Still, Kelner observes, this admirable even-handedness exists within the fundamentally Jewish and Israeli orientation of the tour. The students hear about Palestinian grievances from Ra’anan, not from a Palestinian who is actually affected by the separation wall. In general, Kelner writes, they are introduced to many facets of Israeli life—nature preserves, army bases, discos, restaurants, beaches—but hear about Arabs only in the context of “the conflict.” As he puts it, “even in the most balanced of scenarios … when the discourse paints both Israelis and Arabs in shades of gray, the experience of Israel, and Israel alone, occurs in 3-D Technicolor with Surround Sound.”
This is less a criticism than an observation of the nature of Birthright tourism. More intriguingly, Kelner writes about the way Birthright revises, and in a sense contradicts, traditionally Zionist ways of thinking about the land of Israel. As he explains in his first chapter, there is an old Zionist tradition of using experience of the land to inculcate Jewish patriotism. In the Yishuv, an important rite of passage for young pioneers was tiyul, a rigorous hiking expedition “premised on the idea that yedi’at ha’aretz, ‘knowing the land of Israel,’ would breed ahavat ha’aretz, ‘love for the land of Israel.’ ” “Tiyul,” Kelner writes, “was not so much an act of teaching information about the land … as it was an act of sacralizing the homeland”—and also gaining familiarity with a terrain that might one day need to be fought for.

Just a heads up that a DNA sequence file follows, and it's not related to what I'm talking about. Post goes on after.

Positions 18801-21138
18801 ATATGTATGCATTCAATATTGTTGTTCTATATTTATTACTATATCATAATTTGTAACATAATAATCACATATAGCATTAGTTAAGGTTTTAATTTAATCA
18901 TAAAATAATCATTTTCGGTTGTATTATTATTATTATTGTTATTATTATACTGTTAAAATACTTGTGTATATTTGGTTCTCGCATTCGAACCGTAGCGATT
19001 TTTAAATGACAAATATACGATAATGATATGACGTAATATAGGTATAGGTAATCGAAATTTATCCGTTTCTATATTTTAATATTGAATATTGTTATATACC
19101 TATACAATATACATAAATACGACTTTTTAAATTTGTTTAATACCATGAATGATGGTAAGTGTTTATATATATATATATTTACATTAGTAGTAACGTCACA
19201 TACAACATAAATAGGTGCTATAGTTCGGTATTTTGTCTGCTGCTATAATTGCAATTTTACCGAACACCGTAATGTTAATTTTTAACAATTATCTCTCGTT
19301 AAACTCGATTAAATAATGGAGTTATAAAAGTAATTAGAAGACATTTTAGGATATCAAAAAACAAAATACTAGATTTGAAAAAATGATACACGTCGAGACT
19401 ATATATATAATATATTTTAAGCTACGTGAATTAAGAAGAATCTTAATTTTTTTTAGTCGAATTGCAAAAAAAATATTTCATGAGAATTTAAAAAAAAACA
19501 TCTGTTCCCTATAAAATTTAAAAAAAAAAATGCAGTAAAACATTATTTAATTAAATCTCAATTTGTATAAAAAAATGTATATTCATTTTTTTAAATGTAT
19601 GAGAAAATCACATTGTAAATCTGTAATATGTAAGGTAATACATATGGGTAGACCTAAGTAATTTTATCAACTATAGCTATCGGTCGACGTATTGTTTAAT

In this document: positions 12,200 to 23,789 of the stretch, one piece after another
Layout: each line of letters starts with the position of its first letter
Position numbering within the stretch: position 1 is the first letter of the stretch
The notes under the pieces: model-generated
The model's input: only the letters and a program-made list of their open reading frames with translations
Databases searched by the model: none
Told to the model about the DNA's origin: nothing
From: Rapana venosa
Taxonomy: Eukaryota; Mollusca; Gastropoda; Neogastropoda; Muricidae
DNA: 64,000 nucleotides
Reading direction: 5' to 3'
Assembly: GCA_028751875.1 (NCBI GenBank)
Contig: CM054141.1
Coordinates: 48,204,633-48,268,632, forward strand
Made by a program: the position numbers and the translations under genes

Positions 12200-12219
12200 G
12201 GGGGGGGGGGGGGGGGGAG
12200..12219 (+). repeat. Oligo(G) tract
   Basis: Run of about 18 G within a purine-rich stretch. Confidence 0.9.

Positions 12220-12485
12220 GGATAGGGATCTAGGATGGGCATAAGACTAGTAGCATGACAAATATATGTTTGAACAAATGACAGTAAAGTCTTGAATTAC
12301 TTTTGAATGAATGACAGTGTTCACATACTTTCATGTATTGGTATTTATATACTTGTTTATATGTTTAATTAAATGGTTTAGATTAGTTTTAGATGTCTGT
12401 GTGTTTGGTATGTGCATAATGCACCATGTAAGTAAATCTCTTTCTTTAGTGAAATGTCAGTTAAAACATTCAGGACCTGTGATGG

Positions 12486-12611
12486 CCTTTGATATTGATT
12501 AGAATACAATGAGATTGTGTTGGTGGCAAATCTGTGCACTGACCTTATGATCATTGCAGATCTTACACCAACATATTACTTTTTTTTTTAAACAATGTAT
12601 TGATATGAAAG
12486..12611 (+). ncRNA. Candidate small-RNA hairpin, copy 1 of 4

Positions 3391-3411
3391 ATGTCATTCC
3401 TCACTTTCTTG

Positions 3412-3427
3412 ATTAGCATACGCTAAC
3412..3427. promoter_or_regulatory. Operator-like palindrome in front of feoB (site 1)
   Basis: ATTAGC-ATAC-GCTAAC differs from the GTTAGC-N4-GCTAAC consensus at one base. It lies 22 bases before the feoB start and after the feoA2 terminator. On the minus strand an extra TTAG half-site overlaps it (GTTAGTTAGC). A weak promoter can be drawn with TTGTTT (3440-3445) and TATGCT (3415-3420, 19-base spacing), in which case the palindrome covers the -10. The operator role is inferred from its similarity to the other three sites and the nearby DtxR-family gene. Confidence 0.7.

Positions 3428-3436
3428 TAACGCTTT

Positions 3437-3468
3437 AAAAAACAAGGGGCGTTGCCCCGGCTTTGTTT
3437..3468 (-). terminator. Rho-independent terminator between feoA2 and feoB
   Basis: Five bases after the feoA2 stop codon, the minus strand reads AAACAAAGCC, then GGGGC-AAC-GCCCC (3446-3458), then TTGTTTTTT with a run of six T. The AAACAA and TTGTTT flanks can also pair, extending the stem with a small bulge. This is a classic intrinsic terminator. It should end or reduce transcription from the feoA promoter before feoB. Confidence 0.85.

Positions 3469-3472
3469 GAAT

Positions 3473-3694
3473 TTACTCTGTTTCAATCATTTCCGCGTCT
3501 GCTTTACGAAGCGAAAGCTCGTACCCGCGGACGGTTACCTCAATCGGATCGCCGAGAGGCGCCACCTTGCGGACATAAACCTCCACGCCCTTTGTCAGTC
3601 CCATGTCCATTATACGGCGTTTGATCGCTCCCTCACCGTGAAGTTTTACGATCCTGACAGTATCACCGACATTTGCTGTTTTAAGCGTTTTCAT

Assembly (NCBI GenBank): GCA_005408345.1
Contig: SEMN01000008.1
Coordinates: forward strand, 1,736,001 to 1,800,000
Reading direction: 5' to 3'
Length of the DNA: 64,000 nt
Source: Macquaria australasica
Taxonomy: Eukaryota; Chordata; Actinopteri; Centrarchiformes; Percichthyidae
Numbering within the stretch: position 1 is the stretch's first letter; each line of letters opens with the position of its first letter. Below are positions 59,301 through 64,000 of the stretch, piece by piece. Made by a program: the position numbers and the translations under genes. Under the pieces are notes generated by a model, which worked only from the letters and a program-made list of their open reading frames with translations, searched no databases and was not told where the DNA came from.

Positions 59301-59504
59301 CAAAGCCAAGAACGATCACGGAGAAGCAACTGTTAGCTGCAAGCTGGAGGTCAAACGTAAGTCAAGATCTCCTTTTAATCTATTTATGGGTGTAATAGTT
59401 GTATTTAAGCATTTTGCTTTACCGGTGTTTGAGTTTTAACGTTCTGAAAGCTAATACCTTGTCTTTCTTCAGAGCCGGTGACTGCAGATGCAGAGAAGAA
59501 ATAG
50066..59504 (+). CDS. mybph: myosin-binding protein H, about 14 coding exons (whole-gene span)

It is a long way from tiyul to the kind of activities Kelner shows us in his anecdotes about Birthright tours. The difference is not simply that American Jewish teenagers, at least the ones he writes about, are not interested in rigor, preferring to travel on air-conditioned buses and shop for souvenirs. It is that the whole premise of Birthright is opposed to the classical Zionist idea that Jews, to flourish as Jews, must settle in the Jewish State. Birthright trips are round-trip, not one-way; as Kelner provocatively puts it, “since the program’s inception, it has funded the departures of almost 200,000 Jews from the Jewish state.” Really, the tours are not Zionist enterprises but “diaspora-building” ones, meant to increase Jewish consciousness among American Jews once they return to America.
For this reason, Kelner spends a good deal of time observing the interaction of tour participants with one another, not just their responses to their Israeli guides. What he finds is not surprising, but it is still a little discouraging: Like all American teenagers, American Jewish teenagers tend to be ignorant about the world and saturated with pop culture. For all his neutrality, Kelner can’t help sounding annoyed when he hears students respond to an Israeli’s talk about the Palestinian intifada with jokes about “the enchilada.” If Birthright programs do not indoctrinate students with any one belief system, the book suggests it is at least partly because they aren’t paying enough attention.
Like most teenagers, too, Birthright tourists are also clearly more interested in sex and drinking than in politics and religion. Kelner notes that the programs are practically designed to encourage hooking up, among the participants and between Americans and Israelis—especially American women and male Israeli soldiers, during the “cross-cultural peer-to-peer encounters known in Hebrew as mifgashim.” (Female soldiers, Kelner observes, are not nearly as interested in the male tourists.) No wonder it has earned the nickname “Birthrate Israel”—which is, come to think of it, not a bad description of the program’s ultimate goal.